Ringing the right numbers

2nd June 1995 at 01:00
PLAY SHOPS

Bank, post office, Pounds 147.95. shop, Pounds 112.95. Telephone kiosk with two phones, Pounds 159.95. EDCO, 1 Mallusk Park, Mallusk Road, Newtownabbey, Co Antrim BT36 8GW. Tel: 01232 844023 or 0113 2300112.

Jon O'Connor takes an appreciative stroll through the high street play shops that fit inside the classroom. The Wendy House and the home corner have moved on. In early years classrooms around the country, streetwise children explore shops, petrol stations, offices and hairdressing salons realistic enough to make even Ken Barlow seethe with excitement.

But if the endless effort with paints, scrap materials and jumble sale props is getting tiresome, Edco has developed some brilliant new variations which are fun and flexible. Edco's expanding empire of child-centred buildings includes a cheerful trio of meeting places for small entrepreneurs, at a very sensible price. A post office, bank and take-away restaurant all feature in the series, with a traditional shop also available.

As the late Les Dawson's caricatures reminded us, the Post Office is the place to be for 101 little operations. Edco's Post Office, like the rest of the range, has built-in storage and a good-sized counter-space for financial transactions. Here, assistants can learn the time-honoured art of serving and berating the queue at the same time.

The bank version is the ideal setting for Giro-credits to the gas board and pay-on-demand hold-ups for baby-faced trainee Bonnie and Clydes. The design echoes a charming period when customers were not compulsorily roped off from the counters.

The take-away restaurant is a personal favourite, featuring a level of detail that role-play furniture often lacks. There is a front tray for the self-service counter; the twin bain-marie pots are also there, with overhead heat lamps to make this play restaurant comply with food temperature regulations. The only thing missing is the escapologist egg, swimming for dear life across the sea of oil.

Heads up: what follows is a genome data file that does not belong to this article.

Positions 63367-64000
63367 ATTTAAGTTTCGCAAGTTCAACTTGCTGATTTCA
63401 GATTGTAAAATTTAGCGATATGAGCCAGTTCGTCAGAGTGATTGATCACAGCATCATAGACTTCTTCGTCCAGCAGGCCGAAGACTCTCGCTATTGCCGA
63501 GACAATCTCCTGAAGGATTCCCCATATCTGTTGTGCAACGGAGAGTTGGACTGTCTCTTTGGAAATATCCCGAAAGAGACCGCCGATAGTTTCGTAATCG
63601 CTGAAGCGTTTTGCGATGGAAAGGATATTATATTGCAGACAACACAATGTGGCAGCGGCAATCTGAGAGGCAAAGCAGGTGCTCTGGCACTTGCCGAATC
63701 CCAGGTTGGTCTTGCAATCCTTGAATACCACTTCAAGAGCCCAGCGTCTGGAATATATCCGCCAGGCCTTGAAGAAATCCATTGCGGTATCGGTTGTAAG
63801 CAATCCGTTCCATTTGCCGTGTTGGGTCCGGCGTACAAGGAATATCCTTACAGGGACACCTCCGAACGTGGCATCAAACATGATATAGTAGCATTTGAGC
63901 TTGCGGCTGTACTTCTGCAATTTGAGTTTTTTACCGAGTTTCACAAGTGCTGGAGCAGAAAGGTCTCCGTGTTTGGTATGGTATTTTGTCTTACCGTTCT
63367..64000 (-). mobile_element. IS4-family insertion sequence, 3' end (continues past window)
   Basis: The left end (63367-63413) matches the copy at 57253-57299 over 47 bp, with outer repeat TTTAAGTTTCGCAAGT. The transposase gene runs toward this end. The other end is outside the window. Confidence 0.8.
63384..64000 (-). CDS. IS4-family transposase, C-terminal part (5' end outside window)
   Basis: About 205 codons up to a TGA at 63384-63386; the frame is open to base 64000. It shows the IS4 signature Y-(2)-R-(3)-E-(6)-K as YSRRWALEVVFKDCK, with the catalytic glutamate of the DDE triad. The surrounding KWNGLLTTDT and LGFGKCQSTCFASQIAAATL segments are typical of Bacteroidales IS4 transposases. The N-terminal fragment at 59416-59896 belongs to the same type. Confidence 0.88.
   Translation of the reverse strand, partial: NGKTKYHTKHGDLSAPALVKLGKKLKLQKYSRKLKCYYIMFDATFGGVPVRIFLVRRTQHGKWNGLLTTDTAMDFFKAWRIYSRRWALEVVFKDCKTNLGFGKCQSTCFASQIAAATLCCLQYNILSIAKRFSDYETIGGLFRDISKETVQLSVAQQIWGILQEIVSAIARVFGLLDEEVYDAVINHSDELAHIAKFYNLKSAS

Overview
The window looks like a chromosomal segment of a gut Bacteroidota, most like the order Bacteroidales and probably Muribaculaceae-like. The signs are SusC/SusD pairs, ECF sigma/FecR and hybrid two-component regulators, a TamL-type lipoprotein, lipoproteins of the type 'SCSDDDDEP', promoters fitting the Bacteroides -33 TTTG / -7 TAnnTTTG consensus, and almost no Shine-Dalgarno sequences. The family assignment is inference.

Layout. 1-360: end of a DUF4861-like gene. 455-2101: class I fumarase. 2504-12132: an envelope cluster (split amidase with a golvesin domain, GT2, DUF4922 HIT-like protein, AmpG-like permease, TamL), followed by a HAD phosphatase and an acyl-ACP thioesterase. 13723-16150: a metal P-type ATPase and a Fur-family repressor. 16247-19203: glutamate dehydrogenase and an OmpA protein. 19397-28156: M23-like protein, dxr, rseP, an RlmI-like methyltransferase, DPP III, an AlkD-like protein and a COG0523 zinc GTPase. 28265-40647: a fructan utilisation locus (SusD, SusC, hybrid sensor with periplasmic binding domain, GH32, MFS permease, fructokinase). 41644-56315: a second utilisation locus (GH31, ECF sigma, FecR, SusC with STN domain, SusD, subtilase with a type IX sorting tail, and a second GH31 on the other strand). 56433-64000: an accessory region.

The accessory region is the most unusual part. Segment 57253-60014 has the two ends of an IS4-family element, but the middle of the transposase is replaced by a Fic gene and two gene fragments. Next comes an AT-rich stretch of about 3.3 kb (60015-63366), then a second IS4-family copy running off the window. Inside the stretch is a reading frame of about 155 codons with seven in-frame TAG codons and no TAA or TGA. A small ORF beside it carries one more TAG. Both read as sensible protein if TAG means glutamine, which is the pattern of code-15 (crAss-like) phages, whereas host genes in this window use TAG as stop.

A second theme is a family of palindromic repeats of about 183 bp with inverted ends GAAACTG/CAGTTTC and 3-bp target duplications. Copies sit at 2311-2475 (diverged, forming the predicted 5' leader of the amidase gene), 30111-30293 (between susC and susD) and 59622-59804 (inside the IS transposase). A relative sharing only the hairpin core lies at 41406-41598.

These role-play venues are all made from high-density MDF board, supplied in a flat-pack format. They took about half an hour to assemble, following the simple guide sheet, with one screwdriver and no technical hitches.

All the play houses and shops are capable of being part of a wider scenario, a general dramatisation of the real world which is the key to role-play.

They are all full of fun brightly coloured and with bags of potential beyond the immediately obvious use of any particular format.

It is wonderful, but somehow a little poignant, to see a three-year- old desperately demanding a response from a plastic telephone. Edco's set-up offers much better opportunities.

The fully-operational double telephone kiosk is one of those simple but brilliantly-innovative ideas we wish we'd thought of ourselves. The kiosk stands around 1.5 metres high, with the two phones back to back.

Watching two children use them, oblivious to their physical proximity, is both amusing and educational. The use of language for negotiation, direction and social comment explodes into life. It's like discovering a whole class full of Sybil Fawlty talk-alikes in contact with their chums for hours on end.

The phones are real touch-tone machinery. We tested them by plugging into a socket on the school external lines and confirmed that they are capable of connecting with Paris be warned!

The style of Edco's kiosk owes more to mainstream BT than to esoteric Mercury. Crisp tones of grey with a good sharp image for the telephone indicator on the canopy gave the children a feeling of playing it cool on the streets.

A while ago, our school set up a working internal telephone system. We assumed it would help with security, or allow staff to whistle up a coffee and Danish pastry, but we initially failed to see the potential for children to transmit messages for us (there is little if any reference to telephone communications within the English national curriculum).

Calling up brothers and sisters for a quick check on the lunch-box or to pass on warnings that dinner ladies were on the way during a wet lunchtime showed us how much more rapidly young children see the potential of technology than their supposed mentors ever imagined possible.

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